Now that the National Football League has apparently learned that it can be costly to hire cheap officials, perhaps the rest of us should learn the same lesson when it comes to government officials whose bad calls can do a lot more damage.
What do we do when we want a better car, a better home, or a better bottle of wine? We pay more for it. We definitely need a much better crop of public officials. Yet we insist on paying flea-market prices for people who will be spending trillions of our tax dollars, not to mention making foreign-policy decisions that can either safeguard or jeopardize the lives of millions of Americans.
Any successful engineer, surgeon, or financier would have to take a big pay cut to serve in Congress. A top student from a top law school can get a starting salary that is more than we pay a Supreme Court justice.
No doubt many, if not most, government officials are already paid more than they are worth. But the whole point of higher pay is to get better people to replace them.
We say that we want people in Congress, the courts, or the White House who have some serious knowledge and experience in the real world — not just glib tricksters who know how to pander for votes. But we don’t put our money where our mouth is.
Let’s face it. You’re not likely to get a good suit of clothes at a flea market. And you’re not likely to get the cream of the crop to go into the government when they would have to accept a big drop in income to do so.
There are always going to be warm bodies available to fill the jobs in government. We have lots of warm bodies there now. There will also always be some people who are willing to sacrifice their family’s economic security and standard of living in order to get their hands on the levers of power.
These are precisely the kinds of people whom it is dangerous to have holding the levers of power.
Can we afford to pay members of Congress, the president of the United States, and federal judges the kinds of money that would enable us to tap a far wider pool of far more knowledgeable people with successful real-world experience? We can’t afford not to. Cheap politicians are expensive in their reckless spending of tax money. It is the ultimate in being penny-wise and pound-foolish.
To get some idea of the cost, ask yourself: How much would it cost to pay every member of Congress, the president, and every federal judge a million dollars a year?
There are 535 members of Congress, so a salary of a million dollars a year would cost $535 million, or just over half a billion dollars. There are 188 federal appellate judges and one president of the United States. That’s 189 more people, bringing the total number of people to 724, and the total cost to $724 million, at a time when people in Washington are talking trillions.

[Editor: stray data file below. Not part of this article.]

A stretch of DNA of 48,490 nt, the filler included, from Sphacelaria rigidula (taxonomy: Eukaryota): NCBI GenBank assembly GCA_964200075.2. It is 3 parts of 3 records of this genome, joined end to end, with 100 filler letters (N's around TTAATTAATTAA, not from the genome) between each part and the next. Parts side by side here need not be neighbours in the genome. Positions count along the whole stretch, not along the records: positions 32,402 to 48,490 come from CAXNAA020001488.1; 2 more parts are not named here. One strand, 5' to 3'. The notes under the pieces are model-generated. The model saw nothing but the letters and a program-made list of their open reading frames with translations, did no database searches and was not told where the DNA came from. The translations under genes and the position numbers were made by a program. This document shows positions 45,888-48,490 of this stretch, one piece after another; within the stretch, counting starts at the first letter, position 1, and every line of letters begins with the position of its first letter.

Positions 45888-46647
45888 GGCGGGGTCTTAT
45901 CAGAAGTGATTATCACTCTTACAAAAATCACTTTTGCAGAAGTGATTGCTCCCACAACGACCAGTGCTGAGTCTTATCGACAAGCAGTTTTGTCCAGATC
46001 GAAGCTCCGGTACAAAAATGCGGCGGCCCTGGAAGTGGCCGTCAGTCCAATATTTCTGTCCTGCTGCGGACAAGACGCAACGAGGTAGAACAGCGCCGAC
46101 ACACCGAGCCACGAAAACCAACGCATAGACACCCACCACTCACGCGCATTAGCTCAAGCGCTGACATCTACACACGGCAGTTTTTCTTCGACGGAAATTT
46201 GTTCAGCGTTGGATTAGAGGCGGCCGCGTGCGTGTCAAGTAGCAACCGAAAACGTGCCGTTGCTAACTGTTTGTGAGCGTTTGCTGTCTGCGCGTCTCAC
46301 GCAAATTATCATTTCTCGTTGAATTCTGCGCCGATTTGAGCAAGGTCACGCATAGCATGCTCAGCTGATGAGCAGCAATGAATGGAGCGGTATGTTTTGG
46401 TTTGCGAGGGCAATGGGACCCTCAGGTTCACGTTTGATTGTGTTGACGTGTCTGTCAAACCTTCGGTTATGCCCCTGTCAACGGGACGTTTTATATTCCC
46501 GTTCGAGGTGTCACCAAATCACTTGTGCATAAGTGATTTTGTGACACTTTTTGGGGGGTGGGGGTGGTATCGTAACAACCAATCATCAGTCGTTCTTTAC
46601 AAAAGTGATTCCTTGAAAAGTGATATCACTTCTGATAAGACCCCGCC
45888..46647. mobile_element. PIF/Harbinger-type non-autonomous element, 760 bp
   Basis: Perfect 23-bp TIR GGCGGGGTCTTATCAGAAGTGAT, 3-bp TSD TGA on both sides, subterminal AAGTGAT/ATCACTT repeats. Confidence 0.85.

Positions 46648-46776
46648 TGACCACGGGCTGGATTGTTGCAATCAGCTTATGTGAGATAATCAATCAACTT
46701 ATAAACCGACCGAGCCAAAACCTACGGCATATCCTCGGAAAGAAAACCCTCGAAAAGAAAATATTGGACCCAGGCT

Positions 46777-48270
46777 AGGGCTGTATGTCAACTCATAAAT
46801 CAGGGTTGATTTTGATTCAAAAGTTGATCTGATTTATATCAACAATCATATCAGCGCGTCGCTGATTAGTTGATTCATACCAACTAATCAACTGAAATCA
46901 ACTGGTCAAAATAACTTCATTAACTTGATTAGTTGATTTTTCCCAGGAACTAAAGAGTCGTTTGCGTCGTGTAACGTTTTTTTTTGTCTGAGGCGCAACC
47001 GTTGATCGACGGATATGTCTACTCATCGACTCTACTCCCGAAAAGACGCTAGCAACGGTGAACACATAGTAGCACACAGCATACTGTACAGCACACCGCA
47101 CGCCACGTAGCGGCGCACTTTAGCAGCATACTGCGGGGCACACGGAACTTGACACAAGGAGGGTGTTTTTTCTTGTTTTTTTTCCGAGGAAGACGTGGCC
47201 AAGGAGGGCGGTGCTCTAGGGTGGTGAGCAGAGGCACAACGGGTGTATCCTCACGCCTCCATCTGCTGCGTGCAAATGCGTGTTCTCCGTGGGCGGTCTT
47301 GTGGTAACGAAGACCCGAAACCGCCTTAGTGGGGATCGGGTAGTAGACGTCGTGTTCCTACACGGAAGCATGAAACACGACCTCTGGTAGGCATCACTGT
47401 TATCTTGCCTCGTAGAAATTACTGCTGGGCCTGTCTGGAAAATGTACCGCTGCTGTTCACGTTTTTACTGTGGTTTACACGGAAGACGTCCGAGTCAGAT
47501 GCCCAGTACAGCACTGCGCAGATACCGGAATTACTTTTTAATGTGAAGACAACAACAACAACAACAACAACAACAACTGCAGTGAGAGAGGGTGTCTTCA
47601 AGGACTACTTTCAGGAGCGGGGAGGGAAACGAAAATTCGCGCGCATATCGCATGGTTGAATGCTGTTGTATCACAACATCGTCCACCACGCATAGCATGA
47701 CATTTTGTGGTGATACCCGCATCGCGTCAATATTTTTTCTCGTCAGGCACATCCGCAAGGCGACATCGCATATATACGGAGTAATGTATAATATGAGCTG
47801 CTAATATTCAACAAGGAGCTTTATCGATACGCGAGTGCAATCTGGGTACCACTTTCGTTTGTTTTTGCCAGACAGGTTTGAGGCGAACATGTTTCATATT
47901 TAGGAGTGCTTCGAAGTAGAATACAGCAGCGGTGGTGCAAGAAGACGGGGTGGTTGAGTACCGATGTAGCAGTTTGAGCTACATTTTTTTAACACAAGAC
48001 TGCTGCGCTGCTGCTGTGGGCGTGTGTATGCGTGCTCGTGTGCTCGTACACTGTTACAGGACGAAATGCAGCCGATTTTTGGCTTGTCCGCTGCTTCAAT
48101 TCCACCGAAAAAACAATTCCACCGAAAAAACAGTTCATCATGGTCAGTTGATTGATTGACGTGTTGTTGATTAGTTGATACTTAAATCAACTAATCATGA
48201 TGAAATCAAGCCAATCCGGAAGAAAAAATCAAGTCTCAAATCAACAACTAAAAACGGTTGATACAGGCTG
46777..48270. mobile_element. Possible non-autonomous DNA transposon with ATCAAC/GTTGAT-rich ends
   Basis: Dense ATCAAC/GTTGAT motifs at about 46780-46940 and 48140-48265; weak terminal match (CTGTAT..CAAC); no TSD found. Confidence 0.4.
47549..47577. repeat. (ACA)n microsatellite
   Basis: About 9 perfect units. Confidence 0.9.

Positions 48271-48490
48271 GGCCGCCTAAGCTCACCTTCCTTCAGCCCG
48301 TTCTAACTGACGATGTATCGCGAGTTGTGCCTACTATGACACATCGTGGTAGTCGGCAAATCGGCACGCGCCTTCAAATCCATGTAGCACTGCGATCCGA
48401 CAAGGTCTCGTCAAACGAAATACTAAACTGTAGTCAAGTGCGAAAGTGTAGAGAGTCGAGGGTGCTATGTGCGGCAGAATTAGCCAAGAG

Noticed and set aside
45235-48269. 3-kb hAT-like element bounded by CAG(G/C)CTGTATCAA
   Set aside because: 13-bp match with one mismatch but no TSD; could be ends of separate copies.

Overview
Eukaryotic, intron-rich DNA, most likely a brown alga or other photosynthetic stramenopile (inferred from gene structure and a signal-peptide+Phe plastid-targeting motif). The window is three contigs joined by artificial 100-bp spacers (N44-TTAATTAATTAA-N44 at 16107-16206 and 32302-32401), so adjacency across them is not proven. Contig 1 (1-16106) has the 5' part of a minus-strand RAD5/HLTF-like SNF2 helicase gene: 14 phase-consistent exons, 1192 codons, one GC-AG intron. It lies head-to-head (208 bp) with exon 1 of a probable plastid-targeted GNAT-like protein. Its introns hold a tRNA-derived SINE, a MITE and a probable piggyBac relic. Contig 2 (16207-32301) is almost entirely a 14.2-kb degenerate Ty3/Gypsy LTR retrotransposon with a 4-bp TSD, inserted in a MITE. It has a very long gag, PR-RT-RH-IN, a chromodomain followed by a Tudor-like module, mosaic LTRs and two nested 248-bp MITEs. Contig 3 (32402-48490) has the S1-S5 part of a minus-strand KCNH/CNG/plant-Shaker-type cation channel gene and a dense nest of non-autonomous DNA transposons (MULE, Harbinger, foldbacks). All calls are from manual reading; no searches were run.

That is less than one percent of the annual cost of the Department of Agriculture. Put differently: we could pay all of these 724 officials a million dollars a year each — for an entire century — for less than it costs to run the Department of Agriculture for one year.
If we limited how long any given individual could hold office in the government — preferably one term — we could have highly knowledgeable people with real-world experience in charge of taking care of the nation’s business instead of spending their time doing things to get reelected.
It would be a lot harder for special interests to bribe high officials with campaign contributions when those officials would face no more campaigns after getting elected. We don’t need career politicians.
The best crop of public officials this country has ever had were in the generation that founded the United States of America. Most of the Founders had careers outside of politics.
Is all this a realistic prospect in the world today? Of course not! What is the most realistic prospect today is the status quo.
But the New Deal was not a realistic prospect three years before Franklin D. Roosevelt took office. It was not a realistic prospect in 1775 that the American colonies would become an independent nation a year later. The whole point of discussing new ideas is to get people thinking about them, so that they might become realistic prospects in the future.
— Thomas Sowell is a senior fellow at the Hoover Institution. © 2012 Creators Syndicate, Inc.